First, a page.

CBS Political Analyst: McCain Critics are Conservative ‘Crazies’

NewsBusters.org - Media Research CenterOn Wednesday’s CBS "Early Show," co-host Harry Smith discussed the ‘Potomac Primaries’ with Democratic Strategist Dee Dee Myers and Republican CBS Political Analyst Nicolle Wallace, a former Bush Administration Communications Director, who said of John McCain’s conservative critics: "The more that we see kind of the crazies like Ann Coulter out attacking John McCain, the better Republicans feel about their chances in the general election."

This attack upon conservatives critical of McCain, who include Rush Limbaugh, Sean Hannity, Mark Levin, Laura Ingraham, and others, was prompted by Harry Smith asking about Mike Huckabee’s continued support in the race:

SMITH: Nicolle, let's talk about the Republicans, because McCain, he said himself a week ago, now I'm the frontrunner. This lingering Huckabee thing. Huckabee got a lot of votes in Virginia. These conservatives they're -- they're still -- they're not happy. They're not happy about this guy.

NICOLLE WALLACE: And, you know what, Republicans are beginning to say that's okay.

SMITH: Oh, okay.

WALLACE: The more that we see kind of the crazies like Ann Coulter out attacking John McCain, the better Republicans feel about their chances in the general election.

SMITH: Right.

WALLACE: The McCain camp has tremendous respect for the process. You hear them talk a lot about the process when you ask them about Huckabee continuing to win. But McCain did what he needed do last night. He swept all three contests, and I think acknowledging that Huckabee still has a great deal of support is eventually going to accrue to their benefit, and that they hope to make those supporters McCain supporters.

Here is the full transcript:

7:10AM SEGMENT:

HARRY SMITH: Now on to the results of yesterday's primaries. Joining us, Republican strategist and CBS News Political Analyst Nicolle Wallace, and Democratic strategist Dee Dee Myers. Morning to you both.

NICOLLE WALLACE: Good morning.

DEE DEE MYERS: Morning Harry.

SMITH: Dee Dee let me start with you. Hillary Clinton got crushed yesterday. There was an anticipation that Barack Obama would do well, but there was not a shred of good news that she could pull out of anything that happened yesterday. How does she soldier on out of this?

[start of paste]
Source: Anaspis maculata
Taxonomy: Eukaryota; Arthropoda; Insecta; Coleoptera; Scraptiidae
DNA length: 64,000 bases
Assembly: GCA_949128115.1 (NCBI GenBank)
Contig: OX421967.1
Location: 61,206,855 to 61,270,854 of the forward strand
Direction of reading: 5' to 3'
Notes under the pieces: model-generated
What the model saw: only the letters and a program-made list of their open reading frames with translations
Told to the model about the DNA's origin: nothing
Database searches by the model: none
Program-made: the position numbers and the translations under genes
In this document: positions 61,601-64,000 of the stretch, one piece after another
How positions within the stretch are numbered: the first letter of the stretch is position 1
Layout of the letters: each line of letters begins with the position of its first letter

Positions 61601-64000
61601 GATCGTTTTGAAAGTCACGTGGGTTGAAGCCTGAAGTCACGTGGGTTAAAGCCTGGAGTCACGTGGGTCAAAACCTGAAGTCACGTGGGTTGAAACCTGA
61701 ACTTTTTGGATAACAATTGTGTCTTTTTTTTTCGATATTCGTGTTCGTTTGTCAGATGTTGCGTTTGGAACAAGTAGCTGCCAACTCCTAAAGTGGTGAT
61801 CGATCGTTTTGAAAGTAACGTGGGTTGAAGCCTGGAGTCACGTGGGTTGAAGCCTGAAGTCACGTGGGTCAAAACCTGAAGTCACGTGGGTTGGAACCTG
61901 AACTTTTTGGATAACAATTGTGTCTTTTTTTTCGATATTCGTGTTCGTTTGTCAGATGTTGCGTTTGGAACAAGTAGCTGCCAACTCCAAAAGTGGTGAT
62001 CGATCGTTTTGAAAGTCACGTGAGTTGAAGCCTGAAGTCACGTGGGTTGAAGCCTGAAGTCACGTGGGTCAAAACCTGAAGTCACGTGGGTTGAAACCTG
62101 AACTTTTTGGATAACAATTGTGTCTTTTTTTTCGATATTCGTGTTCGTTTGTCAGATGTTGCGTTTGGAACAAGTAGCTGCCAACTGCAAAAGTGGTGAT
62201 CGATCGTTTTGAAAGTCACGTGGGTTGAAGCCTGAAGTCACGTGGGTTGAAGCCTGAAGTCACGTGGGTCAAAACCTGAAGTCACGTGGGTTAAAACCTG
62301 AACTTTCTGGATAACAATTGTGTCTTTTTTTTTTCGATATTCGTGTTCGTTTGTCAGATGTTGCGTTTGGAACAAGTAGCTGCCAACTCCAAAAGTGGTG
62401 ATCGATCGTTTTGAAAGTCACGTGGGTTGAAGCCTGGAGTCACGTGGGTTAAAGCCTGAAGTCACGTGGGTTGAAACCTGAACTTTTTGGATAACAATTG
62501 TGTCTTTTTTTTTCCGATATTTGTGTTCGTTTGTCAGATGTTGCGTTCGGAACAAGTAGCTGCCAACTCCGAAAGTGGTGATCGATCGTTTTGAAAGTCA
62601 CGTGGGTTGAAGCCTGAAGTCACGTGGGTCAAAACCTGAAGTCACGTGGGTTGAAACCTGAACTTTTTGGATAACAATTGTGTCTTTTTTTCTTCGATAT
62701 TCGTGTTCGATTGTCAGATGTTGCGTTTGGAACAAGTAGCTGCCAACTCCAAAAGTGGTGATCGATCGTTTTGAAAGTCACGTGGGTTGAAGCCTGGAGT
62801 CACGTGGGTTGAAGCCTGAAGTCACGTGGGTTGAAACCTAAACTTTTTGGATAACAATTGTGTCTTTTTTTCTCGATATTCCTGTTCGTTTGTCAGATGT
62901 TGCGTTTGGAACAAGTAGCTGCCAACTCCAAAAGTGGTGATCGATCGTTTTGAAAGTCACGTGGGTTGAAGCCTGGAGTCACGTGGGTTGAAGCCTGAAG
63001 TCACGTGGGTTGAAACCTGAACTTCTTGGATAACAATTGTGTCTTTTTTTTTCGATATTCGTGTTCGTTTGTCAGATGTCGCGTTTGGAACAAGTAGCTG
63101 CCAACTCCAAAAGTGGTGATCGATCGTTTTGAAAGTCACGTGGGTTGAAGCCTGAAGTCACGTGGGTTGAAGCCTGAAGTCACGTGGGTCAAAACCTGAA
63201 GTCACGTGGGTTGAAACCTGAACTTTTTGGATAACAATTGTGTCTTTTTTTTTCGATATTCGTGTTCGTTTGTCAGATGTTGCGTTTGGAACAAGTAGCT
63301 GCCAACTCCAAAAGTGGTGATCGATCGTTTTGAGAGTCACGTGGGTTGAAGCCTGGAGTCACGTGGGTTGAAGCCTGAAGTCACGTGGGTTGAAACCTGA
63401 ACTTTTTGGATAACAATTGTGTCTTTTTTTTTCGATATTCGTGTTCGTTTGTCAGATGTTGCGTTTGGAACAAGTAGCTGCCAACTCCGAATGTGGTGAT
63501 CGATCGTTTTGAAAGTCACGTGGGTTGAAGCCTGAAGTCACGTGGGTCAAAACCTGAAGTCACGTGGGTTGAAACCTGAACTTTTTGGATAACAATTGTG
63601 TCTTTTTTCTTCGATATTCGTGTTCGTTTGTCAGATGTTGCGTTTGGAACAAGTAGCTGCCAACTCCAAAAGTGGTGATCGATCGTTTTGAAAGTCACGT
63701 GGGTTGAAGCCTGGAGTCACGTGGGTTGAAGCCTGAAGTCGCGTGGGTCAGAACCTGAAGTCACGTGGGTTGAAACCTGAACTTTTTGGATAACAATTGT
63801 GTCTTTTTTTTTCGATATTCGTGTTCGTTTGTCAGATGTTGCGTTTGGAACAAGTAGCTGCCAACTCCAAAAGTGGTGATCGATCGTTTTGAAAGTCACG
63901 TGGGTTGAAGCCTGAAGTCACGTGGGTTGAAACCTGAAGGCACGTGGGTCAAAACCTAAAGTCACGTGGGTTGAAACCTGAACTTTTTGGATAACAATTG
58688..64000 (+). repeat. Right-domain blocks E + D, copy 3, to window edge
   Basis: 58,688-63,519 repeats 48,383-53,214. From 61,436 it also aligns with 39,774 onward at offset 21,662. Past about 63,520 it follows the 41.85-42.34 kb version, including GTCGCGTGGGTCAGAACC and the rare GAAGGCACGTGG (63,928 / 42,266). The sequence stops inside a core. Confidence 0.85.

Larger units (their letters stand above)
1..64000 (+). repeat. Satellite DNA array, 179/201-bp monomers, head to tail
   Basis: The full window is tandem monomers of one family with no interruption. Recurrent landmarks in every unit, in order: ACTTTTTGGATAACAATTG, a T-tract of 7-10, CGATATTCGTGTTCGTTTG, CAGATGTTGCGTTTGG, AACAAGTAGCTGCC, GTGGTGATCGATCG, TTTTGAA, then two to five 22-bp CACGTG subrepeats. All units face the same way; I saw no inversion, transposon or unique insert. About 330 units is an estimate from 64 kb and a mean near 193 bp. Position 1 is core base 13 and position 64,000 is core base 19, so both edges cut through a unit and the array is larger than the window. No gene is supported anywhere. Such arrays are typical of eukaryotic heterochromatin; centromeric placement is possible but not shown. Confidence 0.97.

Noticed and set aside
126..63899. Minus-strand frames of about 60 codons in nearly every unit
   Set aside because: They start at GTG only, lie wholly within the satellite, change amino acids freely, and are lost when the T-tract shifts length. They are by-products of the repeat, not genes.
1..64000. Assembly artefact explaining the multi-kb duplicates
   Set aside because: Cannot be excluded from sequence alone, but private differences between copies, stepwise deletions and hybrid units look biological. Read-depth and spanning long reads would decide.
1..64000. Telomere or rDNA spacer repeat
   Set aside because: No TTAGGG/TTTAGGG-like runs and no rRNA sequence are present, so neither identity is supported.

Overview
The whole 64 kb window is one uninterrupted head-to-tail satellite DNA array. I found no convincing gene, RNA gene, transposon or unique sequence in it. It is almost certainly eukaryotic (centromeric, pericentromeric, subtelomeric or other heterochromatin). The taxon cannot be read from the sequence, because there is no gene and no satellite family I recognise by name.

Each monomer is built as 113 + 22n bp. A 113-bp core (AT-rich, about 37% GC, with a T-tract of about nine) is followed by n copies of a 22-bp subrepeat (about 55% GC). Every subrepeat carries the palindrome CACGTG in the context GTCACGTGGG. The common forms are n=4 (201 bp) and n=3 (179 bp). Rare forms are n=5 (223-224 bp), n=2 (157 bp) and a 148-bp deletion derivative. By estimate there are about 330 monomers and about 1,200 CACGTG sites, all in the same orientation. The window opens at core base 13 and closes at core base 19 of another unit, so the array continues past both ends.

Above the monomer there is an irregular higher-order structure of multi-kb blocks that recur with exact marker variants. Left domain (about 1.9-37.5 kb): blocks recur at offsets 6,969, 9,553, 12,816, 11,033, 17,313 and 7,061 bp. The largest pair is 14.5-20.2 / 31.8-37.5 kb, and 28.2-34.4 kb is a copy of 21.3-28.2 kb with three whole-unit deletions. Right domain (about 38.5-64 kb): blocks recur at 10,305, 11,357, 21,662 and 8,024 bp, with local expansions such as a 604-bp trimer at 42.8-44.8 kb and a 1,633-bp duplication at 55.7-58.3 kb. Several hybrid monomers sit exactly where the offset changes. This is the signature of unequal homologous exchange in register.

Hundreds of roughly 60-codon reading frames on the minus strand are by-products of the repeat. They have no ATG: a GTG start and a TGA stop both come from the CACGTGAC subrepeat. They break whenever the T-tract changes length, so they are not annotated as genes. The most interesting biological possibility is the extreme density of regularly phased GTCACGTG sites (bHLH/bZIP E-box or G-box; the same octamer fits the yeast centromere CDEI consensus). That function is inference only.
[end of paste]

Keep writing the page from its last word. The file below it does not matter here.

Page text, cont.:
MYERS: It was a very tough night for Hillary Clinton. It's hard to remember that Super Tuesday was just a week ago. You know, a week ago today we were saying, boy, mixed results coming out of Super Tuesday, need to go on. Since then Barack Obama has swept every primary and caucus. He's building up both a substantial -- or sizable, not substantial yet -- but a sizable lead in delegates and in money, and now for the first time I think we see real momentum in this race, and I think the headline for Democrats this morning is for the first time since Democrats started going to the polls and the caucuses, we have a bonafide frontrunner in the Democratic race for president.

SMITH: Front -- wow. Dee Dee Myers, you heard it here first.

MEYERS: You heard it here first.

SMITH: 'Barack Obama's the -- alright, write it down everybody. Nicolle, let's talk about the Republicans, because McCain, he said himself a week ago, now I'm the frontrunner. This lingering Huckabee thing. Huckabee got a lot of votes in Virginia. These conservatives they're -- they're still -- they're not happy. They're not happy about this guy.

WALLACE: And, you know what, Republicans are beginning to say that's okay.

SMITH: Oh, okay.

WALLACE: The more that we see kind of the crazies like Ann Coulter out attacking John McCain, the better Republicans feel about their chances in the general election.

SMITH: Right.

WALLACE The McCain camp has tremendous respect for the process. You hear them talk a lot about the process when you ask them about Huckabee continuing to win. But McCain did what he needed do last night. He swept all three contests, and I think acknowledging that Huckabee still has a great deal of support is eventually going to accrue to their benefit, and that they hope to make those supporters McCain supporters.

SMITH: In one sentence, If you're Hillary Clinton, what do you do for the next week?

WALLACE: I think you've got to fake it. You've to buck up. Act like things aren't as bad as they are. You know, firing your campaign manager, letting the deputy go, those are all things that project weakness.

SMITH: And Dee Dee, how about you? If you're -- if you're Hillary Clinton, how do you get -- how do you get the mo back? Real quick.

MYERS: Right. You've got to go to Wisconsin next week, campaign hard, and try to win there. She had a great crowd last night in San Antonio, but that's not going to be enough. She needs to win someplace.

SMITH: Yeah, it's the Rudy strategy, don't wait until Florida, could be all over.

MYERS: Right.

WALLACE: Right.

SMITH: Alright. Nicolle, Dee Dee, thank you both very much for being here this morning, do appreciate it.

MYERS: Thanks Harry.

WALLACE: Thanks Harry.

Kyle Drennen
Kyle Drennen
Kyle Drennen is a News Analyst for MRC